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What gives R.L. Stine 'Goosebumps'?

  • 'My First Time' explores the first time your favorite celebrities did something significant
  • R.L. Stine is the author of scary teen novels like 'Goosebumps' and 'Fear Street'
  • He explains why Pinocchio, Venice and spiders scare him
Author R.L. Stine wrote "Goosebumps."

R.L. Stine's new thriller is for adults only!

R.L. Stine's new thriller is for adults only!

Editor’s note: Every Friday, HLN brings you the "My First Time" series. It explores the first time your favorite celebrities did something significant or memorable (so get your mind out of the gutter!).

In this installment, author R.L. Stine, the beloved childhood author whose books “Goosebumps” and “Fear Street” scared kids and teens across the country and who recently wrote his first adult horror novel, “Red Rain,” opens up about the first story that’s ever scared him. 

HLN: What was the first story you heard or read that scared you?
R.L. Stine: When I was really little — maybe 3 — my mother used to read a chapter of a book to me before naptime everyday. And for some reason — I really remember this — she picked the original Pinocchio to read. It is the most horrifying, violent book. This is what I remember from when I was three: Pinocchio takes a big wooden mallet and you know the Jiminy Cricket character? He smashes him against the wall and crushes him. Then, Pinocchio — he’s a wooden puppet — falls asleep with his feet on the stove and burns his feet off. I’m three years old! He burns his feet off? I’ve been twisted ever since from this!

HLN: When did you start writing your own scary stories?
RLS: I got into writing scary stories by accident. I’ve always loved horror when I was a kid — I loved all the horror comics, and my brother and I used to go to a horror movie every Saturday afternoon. But I never planned to write it — I’ve always wanted to be funny.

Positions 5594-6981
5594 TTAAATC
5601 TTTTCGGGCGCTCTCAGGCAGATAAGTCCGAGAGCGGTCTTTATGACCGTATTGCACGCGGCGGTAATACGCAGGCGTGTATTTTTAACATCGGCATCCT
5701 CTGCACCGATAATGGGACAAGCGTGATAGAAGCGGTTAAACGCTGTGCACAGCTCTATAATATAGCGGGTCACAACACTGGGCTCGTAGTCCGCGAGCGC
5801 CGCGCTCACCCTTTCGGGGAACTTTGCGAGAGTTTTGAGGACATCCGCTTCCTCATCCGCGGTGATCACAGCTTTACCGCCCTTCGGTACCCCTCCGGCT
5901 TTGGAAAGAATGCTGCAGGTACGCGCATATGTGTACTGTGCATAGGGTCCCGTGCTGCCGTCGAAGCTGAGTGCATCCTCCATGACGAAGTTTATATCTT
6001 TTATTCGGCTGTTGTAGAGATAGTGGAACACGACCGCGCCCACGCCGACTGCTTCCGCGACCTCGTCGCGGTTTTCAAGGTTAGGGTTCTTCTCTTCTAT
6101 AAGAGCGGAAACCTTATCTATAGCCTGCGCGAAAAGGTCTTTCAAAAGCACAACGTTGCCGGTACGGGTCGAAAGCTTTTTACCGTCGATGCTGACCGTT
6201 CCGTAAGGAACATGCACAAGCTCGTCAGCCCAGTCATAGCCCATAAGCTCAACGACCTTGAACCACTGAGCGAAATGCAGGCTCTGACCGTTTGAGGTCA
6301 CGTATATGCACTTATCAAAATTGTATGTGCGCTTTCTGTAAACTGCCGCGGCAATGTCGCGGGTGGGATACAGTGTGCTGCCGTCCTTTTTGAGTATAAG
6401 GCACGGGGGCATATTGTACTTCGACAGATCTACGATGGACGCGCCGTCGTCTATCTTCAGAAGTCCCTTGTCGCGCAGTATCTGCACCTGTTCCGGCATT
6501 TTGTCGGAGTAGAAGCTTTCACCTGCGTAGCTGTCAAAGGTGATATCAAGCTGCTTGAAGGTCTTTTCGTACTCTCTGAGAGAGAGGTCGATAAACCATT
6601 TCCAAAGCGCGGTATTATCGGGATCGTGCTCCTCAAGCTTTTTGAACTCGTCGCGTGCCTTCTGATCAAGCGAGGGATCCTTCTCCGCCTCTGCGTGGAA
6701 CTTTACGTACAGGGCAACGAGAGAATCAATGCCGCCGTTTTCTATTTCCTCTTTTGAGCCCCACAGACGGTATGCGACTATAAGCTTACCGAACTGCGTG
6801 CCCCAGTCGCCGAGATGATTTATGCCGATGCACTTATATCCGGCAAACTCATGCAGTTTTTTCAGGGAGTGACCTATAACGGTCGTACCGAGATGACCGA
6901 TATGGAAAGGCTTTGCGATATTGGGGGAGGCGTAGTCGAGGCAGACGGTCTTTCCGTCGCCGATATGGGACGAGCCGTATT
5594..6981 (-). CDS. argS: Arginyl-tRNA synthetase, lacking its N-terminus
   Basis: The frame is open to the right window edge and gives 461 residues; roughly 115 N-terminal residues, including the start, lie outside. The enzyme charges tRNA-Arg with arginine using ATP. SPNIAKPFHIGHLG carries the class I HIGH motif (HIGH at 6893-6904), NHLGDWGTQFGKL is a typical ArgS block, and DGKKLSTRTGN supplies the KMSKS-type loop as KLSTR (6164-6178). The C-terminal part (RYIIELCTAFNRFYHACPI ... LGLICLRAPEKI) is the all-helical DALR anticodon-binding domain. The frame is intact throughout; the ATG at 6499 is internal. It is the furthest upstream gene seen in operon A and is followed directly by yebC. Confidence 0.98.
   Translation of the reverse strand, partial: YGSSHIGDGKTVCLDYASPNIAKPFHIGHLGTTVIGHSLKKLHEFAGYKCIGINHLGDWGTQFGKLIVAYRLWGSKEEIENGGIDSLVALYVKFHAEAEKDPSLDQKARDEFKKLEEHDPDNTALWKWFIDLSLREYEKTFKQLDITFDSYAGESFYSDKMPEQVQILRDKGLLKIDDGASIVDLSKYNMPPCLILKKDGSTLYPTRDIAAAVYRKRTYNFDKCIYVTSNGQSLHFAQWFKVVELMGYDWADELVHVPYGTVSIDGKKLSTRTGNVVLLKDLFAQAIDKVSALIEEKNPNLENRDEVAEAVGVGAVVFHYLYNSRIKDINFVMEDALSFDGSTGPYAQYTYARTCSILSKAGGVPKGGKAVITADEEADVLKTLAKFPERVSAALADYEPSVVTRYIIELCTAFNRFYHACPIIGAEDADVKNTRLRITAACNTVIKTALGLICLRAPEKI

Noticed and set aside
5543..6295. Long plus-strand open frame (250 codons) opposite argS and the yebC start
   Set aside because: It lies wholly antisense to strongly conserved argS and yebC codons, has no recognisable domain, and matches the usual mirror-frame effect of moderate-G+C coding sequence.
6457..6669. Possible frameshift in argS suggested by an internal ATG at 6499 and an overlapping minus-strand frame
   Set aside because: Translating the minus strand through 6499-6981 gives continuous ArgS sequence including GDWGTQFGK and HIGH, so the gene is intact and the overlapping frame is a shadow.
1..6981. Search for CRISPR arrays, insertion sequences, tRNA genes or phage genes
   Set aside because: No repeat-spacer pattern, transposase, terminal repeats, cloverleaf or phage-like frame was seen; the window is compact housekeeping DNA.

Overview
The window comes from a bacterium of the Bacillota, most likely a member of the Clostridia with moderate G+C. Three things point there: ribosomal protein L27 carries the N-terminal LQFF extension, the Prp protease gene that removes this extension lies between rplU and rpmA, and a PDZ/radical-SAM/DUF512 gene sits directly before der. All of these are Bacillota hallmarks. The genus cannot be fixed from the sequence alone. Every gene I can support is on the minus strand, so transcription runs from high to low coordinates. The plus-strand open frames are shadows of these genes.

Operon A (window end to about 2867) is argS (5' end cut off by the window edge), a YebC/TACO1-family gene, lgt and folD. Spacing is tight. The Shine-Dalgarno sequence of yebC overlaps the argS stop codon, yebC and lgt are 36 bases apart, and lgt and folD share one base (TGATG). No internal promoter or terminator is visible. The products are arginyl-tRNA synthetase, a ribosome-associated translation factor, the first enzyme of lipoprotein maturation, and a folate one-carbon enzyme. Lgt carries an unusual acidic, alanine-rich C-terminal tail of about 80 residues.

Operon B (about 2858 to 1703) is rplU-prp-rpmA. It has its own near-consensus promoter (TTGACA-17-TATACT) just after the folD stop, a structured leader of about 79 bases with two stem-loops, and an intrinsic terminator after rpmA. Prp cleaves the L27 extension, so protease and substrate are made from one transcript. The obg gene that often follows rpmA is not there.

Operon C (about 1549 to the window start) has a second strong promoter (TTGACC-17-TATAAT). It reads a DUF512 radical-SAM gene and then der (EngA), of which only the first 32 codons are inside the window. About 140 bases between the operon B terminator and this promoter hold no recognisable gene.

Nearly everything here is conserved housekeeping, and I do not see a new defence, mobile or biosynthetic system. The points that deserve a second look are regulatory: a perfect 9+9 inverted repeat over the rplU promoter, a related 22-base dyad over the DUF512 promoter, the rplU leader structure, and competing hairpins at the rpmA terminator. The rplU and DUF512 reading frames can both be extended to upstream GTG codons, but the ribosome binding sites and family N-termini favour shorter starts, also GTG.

My very first book was called “How to be Funny.” And this is kind of an embarrassing story because I was having lunch with an editor, and she said, “I need a scary novel for teenagers. Go home and write a book called ‘Blind Date.’” She even gave me the title! So I said sure no problem, but I had no idea what she was talking about. Three months later, I wrote this book — it was the No. 1 best-seller on Publisher’s Weekly list. I’ve been writing 20 years. I’d never had a best-seller.

Then I wrote a second horror novel for teenagers, “Twisted,” -- another No. 1 best-seller! And I thought, “Wait a minute, I’ve struck a cord here: I’ve found something that kids really like. They like to be scared.” And I’ve been scary every since.

HLN: What prompted you to write your first adult horror novel, “Red Rain?”
RLS: All these people on Twitter were saying, “Write something. We’re your original audience -- We read you back then. Please write something for us. Why don’t you write something for us?” And that’s really why I wrote “Red Rain.”

HLN: Since you are social media savvy, we’ve got some questions from our Facebook fans for you: Who inspired you to write horror fiction novels (Anastasia Lanaro)?